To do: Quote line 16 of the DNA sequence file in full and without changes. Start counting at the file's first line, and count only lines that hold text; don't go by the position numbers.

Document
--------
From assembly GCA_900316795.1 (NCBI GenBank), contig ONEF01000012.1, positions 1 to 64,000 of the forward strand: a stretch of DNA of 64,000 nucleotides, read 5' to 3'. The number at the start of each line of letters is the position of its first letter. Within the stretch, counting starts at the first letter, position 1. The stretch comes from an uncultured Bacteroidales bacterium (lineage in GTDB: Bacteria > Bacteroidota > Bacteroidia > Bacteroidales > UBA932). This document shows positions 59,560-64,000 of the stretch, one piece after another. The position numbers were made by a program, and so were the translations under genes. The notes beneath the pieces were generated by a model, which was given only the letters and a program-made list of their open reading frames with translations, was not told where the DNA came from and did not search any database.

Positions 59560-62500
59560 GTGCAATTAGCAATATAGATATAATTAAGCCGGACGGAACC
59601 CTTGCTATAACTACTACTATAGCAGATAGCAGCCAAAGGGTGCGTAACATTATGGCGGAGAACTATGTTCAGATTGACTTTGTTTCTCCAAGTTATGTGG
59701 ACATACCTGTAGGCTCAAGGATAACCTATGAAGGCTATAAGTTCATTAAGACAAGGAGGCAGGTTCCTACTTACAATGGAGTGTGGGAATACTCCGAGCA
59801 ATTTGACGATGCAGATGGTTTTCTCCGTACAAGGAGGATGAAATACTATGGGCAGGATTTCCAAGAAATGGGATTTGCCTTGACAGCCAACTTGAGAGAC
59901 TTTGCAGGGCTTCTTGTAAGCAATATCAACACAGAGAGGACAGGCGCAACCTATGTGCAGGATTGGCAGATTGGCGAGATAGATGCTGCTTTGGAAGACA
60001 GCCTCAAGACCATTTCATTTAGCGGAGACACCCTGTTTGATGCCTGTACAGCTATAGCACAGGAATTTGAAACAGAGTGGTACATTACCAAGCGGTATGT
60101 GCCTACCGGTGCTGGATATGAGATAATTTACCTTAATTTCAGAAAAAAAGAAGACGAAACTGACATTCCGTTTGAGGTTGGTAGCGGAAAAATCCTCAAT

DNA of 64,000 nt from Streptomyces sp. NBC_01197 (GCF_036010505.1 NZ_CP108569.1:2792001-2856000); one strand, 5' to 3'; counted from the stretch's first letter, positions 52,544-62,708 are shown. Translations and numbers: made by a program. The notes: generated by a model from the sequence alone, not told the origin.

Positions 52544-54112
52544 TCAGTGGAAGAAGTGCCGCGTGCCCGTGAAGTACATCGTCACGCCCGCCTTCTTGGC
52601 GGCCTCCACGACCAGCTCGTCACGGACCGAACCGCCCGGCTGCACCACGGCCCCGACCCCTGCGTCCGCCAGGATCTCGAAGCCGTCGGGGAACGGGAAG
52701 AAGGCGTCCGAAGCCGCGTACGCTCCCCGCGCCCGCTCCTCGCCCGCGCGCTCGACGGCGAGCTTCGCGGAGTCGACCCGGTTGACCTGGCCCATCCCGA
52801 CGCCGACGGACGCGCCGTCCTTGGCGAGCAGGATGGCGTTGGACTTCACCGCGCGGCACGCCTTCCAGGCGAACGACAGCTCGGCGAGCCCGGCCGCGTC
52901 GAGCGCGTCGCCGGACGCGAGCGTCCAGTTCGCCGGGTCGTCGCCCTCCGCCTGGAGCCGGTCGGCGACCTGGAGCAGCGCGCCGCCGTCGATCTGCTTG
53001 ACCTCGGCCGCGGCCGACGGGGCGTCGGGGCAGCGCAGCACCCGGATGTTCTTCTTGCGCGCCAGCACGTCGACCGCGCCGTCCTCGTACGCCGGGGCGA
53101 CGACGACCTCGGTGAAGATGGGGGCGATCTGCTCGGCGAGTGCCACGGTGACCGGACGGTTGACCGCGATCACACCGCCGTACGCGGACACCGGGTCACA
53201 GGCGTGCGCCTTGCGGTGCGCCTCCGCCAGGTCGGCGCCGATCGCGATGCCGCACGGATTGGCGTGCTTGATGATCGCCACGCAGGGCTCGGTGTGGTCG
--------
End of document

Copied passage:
52901 GAGCGCGTCGCCGGACGCGAGCGTCCAGTTCGCCGGGTCGTCGCCCTCCGCCTGGAGCCGGTCGGCGACCTGGAGCAGCGCGCCGCCGTCGATCTGCTTG